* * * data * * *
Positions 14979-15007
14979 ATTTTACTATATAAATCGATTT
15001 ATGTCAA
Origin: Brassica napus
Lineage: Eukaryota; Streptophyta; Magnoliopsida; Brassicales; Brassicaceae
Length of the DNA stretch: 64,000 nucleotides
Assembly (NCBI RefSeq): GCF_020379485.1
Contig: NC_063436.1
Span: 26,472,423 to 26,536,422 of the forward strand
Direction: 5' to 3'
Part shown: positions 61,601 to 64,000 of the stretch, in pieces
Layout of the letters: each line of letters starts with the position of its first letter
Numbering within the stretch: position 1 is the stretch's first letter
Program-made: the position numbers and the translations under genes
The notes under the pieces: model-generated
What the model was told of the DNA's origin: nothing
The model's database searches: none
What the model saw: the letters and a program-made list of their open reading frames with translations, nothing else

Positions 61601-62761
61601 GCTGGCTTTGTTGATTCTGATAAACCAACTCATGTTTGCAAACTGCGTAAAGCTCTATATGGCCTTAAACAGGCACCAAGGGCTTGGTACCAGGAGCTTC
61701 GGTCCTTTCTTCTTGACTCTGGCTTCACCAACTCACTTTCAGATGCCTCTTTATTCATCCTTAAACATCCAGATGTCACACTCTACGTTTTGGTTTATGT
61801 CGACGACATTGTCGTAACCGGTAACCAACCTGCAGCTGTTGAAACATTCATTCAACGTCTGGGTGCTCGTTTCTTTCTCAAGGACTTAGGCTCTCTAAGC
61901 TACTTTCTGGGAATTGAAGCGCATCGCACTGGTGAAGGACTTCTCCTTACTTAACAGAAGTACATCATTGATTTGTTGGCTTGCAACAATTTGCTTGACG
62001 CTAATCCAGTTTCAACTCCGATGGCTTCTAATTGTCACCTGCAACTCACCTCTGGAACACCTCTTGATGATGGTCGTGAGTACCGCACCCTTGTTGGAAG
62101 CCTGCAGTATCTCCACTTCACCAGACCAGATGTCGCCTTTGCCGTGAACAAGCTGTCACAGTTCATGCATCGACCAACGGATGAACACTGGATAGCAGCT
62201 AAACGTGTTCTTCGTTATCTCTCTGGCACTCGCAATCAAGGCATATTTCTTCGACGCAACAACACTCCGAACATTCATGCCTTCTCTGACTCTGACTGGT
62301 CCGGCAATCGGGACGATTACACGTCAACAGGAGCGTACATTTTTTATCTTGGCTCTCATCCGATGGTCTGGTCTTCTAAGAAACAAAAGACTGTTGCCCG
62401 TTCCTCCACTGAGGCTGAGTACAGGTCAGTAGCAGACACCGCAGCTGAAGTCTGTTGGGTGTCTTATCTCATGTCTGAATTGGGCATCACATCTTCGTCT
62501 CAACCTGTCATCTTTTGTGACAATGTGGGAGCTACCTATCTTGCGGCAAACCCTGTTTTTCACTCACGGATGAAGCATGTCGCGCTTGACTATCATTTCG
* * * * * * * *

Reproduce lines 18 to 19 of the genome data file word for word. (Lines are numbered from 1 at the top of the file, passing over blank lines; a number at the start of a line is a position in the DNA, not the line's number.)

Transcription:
What the model saw: the letters and a program-made list of their open reading frames with translations, nothing else

Positions 61601-62761